CT BRAIN for Medical and
Terminology used in CT.
• Section of the study (most commonly axial is
• Right and left side of the image.
• Density of a structure is taken relative to the
density of water and described as isodense,
hyperdense and hypodense.
• Location and anatomical structures involved.
• Should be able to formulate radiological
How to differentiate CT from MRI
• Bone is dense(white) on CT brain while hypo
intense(dark) on MRI(outer bright signals on
MRI are due to subcutaneous fats).
• Grey-white matter differentiation is clear on
MRI compared to the CT.
• Presence of periventricular lucent areas in
• MRI usually have multiple films compared to
commonly single in CT
• X-ray emitter and detector rotate in circular
• When radiation pass through exposed structure
they behave differently depending on the density
and physical properties.
• A visual representation of the raw data obtained
is called a sinogram which is raw form.
• The data must be processed using a form
of tomographic reconstruction which produces a
series of cross-sectional images.
• Unit used to measure the density are called as
• It can range on a scale from +3071 (most
attenuating) to −1024 (least attenuating) on
the Hounsfield scale.
• Contrast used for X-ray CT, as well as for plain
film X-ray, are called radiocontrasts.
Radiocontrasts for X-ray CT are, in general,
iodine-based. Often, images are taken both
with and without radiocontrast
• If you are pregnant or suspect that you may
be pregnant, you should notify your doctor.
Radiation exposure during pregnancy may
lead to birth defects
• Nursing mothers may want to wait 24 hours
after contrast material is injected before
• there is a risk for allergic reaction to the dye
• Patients with kidney failure or other kidney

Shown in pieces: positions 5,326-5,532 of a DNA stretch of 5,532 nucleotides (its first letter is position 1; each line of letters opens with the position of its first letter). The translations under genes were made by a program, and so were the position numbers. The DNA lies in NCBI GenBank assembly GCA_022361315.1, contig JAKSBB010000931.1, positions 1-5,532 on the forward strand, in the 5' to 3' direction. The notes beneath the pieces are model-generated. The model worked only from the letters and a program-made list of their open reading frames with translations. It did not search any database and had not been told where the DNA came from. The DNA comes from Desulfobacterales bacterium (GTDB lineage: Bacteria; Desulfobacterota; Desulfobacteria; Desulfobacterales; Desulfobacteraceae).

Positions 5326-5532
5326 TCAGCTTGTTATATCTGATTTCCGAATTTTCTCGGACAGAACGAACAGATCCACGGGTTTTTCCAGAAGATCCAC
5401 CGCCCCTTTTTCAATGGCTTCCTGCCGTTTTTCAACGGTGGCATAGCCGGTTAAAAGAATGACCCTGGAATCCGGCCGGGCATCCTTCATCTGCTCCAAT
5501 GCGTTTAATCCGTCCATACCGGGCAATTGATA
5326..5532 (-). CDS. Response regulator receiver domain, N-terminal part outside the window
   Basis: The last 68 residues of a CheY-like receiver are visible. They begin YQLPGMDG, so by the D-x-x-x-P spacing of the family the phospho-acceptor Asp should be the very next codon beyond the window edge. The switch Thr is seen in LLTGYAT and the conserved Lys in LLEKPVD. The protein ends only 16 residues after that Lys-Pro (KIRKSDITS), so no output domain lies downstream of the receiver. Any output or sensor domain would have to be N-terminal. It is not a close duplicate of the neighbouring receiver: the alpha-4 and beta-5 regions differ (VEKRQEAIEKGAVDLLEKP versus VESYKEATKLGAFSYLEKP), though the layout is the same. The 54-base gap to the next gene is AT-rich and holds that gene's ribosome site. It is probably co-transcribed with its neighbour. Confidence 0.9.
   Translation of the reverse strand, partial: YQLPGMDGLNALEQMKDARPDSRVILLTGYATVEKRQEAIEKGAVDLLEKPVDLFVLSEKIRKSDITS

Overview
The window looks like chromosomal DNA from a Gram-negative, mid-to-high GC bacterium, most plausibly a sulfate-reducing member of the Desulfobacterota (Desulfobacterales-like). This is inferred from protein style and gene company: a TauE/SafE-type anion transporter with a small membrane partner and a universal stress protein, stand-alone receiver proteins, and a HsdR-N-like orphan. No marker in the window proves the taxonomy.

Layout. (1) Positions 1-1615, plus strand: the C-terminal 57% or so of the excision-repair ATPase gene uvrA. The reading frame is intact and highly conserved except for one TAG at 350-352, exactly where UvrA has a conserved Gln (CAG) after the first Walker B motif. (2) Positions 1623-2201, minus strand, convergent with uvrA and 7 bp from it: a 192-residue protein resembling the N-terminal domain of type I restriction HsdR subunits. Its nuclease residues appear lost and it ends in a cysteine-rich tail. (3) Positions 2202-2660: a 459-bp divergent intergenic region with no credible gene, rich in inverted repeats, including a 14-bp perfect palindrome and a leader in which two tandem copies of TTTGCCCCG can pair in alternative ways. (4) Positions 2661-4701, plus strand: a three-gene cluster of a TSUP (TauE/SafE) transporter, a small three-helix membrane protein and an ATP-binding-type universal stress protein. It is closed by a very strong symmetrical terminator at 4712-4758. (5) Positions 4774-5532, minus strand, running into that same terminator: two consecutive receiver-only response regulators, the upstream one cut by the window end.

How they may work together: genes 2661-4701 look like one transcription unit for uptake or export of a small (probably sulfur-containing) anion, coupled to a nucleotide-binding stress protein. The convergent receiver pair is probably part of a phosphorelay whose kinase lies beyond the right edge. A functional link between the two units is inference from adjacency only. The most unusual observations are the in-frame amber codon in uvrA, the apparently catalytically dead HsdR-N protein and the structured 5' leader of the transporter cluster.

problems should notify their doctor.
• patients taking the diabetes medication
metformin (Glucophage) should alert their
doctors before having IV contrast as it may
cause a rare condition called metabolic
When to prefer CT over MRI
• Trauma or acute emergency settings where
time is important.
• When ruling out bony injuries and bleeds that
are easily picked.
• Contraindications to MRI eg metallic objects.
• Claustrophobic patients.
• Cost and availibilty factors.
Modalities of CT used in brain
• Plain non contrast CT (with parenchymal and
• CT with contrast.
• CT perfusion.
• CT Angiogram.
• CT Venogram.
• CT with special cuts like orbit, Pituatrity fossa.
Anatomical Land marks.
• Cortex and division into various lobes.
• Subcortical structures including basal
• Pituatry area and cavernous sinus region.
• CSF system.
• Arterial and venous system.
• Two-dimensional CT images are
conventionally rendered so that the view is as
though looking up at it from the patient's feet.
• Hence, the left side of the image is to the
patient's right and vice versa, while anterior in
the image also is the patient's anterior and
Approach to CT
• Check name ,identification and date of study,
• Start from upper most or lower most cuts.